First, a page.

What is an Incident Response Process | PagerDuty
Things break. It’s a fact of life and of building and maintaining technology systems. And when things do break, organizations need an incident response process for development teams that helps get services back online faster, mitigates customer impact, and promotes learning. An incident response process (or incident response plan) walks through each step of an incident and describes who does what.
5 steps in an incident response process
Individual organizations will tailor their incident response process to their unique IT needs. Yet they’re likely to complete these 5 steps at some point in every incident. Let’s take a look at each.
The first step is detection. You’ve got a problem. Maybe you found out through your monitoring, observability, or alerting tool. Maybe another team has pinged you to let you know they’re experiencing a problem with your service. Or maybe customers have been filing tickets with customer support who then tells you. Whatever the case, you know there’s an issue and you begin to figure out how big of a deal this is.
This next step is where a responder begins to assemble a team. For a lower priority incident, sometimes a secondary on-call responder suffices. For higher priority incidents, you may need to escalate. This could mean adding an incident commander, communications team, and more subject matter experts. We’ll cover more on what each role does later. Each team member will then begin to complete their role-specific tasks.
During diagnosis, subject matter experts delve into the who, what, where, and why of the incident. This might involve adding other teams to the incident to help consult. Common teams brought in at this point include networking or security. By the end of this stage, the team will have at least one if not several possible paths towards resolution. This is usually the longest stage of the incident response process.
Here, the team applies the hypotheses developed during the investigation phase. One or more hypotheses will result in the affected service returning to normal. The incident is usually considered “over” when customer impact ends.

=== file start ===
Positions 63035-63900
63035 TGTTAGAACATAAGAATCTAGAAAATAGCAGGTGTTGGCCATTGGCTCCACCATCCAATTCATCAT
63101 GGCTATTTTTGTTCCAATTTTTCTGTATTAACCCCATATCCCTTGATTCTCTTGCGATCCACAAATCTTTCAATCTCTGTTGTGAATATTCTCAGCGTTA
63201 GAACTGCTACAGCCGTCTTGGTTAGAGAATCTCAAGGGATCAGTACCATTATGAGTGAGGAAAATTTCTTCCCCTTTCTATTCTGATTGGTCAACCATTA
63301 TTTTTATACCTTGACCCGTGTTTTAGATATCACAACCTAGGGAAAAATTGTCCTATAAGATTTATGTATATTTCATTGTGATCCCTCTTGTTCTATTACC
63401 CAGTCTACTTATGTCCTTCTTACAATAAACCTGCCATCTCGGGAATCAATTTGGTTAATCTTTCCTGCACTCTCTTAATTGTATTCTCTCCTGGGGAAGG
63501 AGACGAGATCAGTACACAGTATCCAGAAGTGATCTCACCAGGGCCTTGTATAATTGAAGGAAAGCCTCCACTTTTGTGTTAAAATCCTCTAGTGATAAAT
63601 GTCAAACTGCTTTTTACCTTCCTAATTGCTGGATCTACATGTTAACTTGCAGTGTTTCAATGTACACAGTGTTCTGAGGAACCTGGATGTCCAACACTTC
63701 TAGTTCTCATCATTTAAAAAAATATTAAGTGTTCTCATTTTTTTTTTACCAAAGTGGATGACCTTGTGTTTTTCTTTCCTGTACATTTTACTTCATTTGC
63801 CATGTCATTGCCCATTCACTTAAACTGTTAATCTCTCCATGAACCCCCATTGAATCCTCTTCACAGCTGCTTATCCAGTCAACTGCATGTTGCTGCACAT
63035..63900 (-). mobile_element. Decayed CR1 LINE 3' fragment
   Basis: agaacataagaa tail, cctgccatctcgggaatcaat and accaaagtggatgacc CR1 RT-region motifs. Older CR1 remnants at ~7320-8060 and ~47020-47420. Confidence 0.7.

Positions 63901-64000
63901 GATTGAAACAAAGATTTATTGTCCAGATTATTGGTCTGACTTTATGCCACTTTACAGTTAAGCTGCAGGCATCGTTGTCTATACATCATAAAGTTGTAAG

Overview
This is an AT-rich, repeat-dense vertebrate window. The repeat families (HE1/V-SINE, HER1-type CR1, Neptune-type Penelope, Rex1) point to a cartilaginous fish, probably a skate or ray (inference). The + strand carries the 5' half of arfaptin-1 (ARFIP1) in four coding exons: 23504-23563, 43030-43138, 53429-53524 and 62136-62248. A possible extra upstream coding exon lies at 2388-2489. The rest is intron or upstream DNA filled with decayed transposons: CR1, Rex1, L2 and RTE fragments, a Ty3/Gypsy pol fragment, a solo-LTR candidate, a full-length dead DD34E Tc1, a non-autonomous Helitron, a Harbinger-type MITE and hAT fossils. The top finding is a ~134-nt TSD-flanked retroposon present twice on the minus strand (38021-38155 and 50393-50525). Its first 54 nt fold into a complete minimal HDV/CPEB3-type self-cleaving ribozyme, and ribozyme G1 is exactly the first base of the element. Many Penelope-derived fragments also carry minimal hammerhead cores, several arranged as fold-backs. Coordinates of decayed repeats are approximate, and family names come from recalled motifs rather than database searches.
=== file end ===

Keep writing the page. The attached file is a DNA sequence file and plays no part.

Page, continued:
It’s important to ensure that whatever caused a major incident doesn’t happen again. Learnings from an incident can show opportunities in both the technology and processes. Sometimes this means learning that there’s some legacy code in dire need of refactoring. Sometimes this can also mean discovering that a key runbook needs updating. This is the chance to address those challenges and improve.
Key roles in an incident response team
For smaller incidents, a single on-call responder can complete all five of the above steps. For more complicated incidents, it can become overwhelming for a single person to do it all. This is especially true if the incident crosses teams or requires company-wide communication. That’s why it’s important to dictate roles during major incidents. This helps share the load and ensures that nothing falls through the cracks.
Traditional DevOps incident response roles fit into three categories. First are command roles, which include the incident commander, the deputy, and the scribe. These are the people who are overseeing the entire incident and to whom everyone will report. Next are the liaison roles including an internal liaison and a customer liaison. The people in these roles keep everyone in the loop and ensure that communication flows between key stakeholders and the response team. Last but not least are the operations roles, also known as subject matter experts.
Let’s break down what these roles are actually responsible for during a major incident.